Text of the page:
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Showing posts from October, 2009

My first open source contribution

Few days ago popular Apache Commons Lang library gained new utility method in Validate class: notBlank(). This also happens to be my first contribution to the open source community (see: LANG-533 and commit 828310). Use notBlank when you want to check whether the given string is not null, not empty, and does contain anything apart from whitespaces:

Validate.notBlank("a");
Validate.notBlank(" a ");
Validate.notBlank(null); //will throw IllegalArgumentException
Validate.notBlank(""); //will throw IllegalArgumentException
Validate.notBlank(" ", "Should not be blank"); //will throw IllegalArgumentException
Validate.notBlank(" \n "); //will throw IllegalArgumentException


This handy method can be used to validate user input or configuration, where single space or newline characters should also be treated as invalid. It will be available in version 3.0 of Lang library.

I know this contribution is so tiny and n…

Compile- vs load-time weaving performance in Spring

Yesterday I had pleasure to participate in Java Developers’ Day in Kraków, Poland. It was a great experience to see Mark Richards (author of Java Message Service) and Scott Davis (Groovy Recipes) giving a talk. Also I really enjoyed Wojciech Seliga speak about code review. He works for Atlassian and shown a bit of Crucible, but his main point was that code review is not about looking for bugs made by other developers. It is rather an agile process of getting to know the code.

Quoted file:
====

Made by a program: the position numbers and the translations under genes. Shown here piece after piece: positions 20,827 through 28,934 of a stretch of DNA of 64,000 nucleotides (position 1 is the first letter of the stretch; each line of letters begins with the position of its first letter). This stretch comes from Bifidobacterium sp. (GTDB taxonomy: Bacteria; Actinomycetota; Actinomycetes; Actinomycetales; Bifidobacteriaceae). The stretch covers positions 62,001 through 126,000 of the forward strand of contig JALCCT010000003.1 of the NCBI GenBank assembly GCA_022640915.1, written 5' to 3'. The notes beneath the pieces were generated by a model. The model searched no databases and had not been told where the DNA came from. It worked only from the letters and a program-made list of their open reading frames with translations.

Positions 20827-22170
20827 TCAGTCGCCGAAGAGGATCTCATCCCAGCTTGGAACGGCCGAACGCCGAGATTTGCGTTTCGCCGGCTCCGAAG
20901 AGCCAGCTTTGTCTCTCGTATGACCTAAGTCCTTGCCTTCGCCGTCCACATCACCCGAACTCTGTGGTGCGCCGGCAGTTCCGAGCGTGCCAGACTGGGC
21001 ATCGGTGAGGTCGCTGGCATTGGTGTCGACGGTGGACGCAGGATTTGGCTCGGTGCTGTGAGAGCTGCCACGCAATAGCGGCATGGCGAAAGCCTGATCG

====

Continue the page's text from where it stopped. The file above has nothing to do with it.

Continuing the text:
I could write much more about JDD, of course starting from "you should regret if you haven’t been there", but I am quite sure that you are already waiting for the main topic. Let’s just say, that there is a chance that JDD will take 2 days in the next year and I will do my best to be there.


After reading my previous post one of my friends asked about performance of creating objects marked as @Configurable. He wants to inject EntityManager or other custom dependencies to his JPA POJOs but is concerned abou…

DDD in Spring made easy with AspectJ

UPDATE: Over the years I learnt that the solution provided below is not really an example of domain-driven design. It's more like an active record implementation on top of Spring. But the technical part of the article is still relevant, so I keep it intact. Before I start the main topic, I would like you to think for a while about the best JEE application design you can imagine. No matter you use Spring or EJB3, as they are very similar, probably you would suggest similar approach. Starting from the back you have:

domain objects, which are simple POJOs mapped directly to database relations. POJOs are great because JavaBean-style properties are well understood be many frameworks. data access layer – typically stateless services, which wrap up database access code (JDBC, Hibernate, JPA, iBatis or whatever you want) hiding its complexity and providing some level of (leaky) abstraction. DAOs are great because they hide nasty and awkward JDBC logic (that is why some question the need f…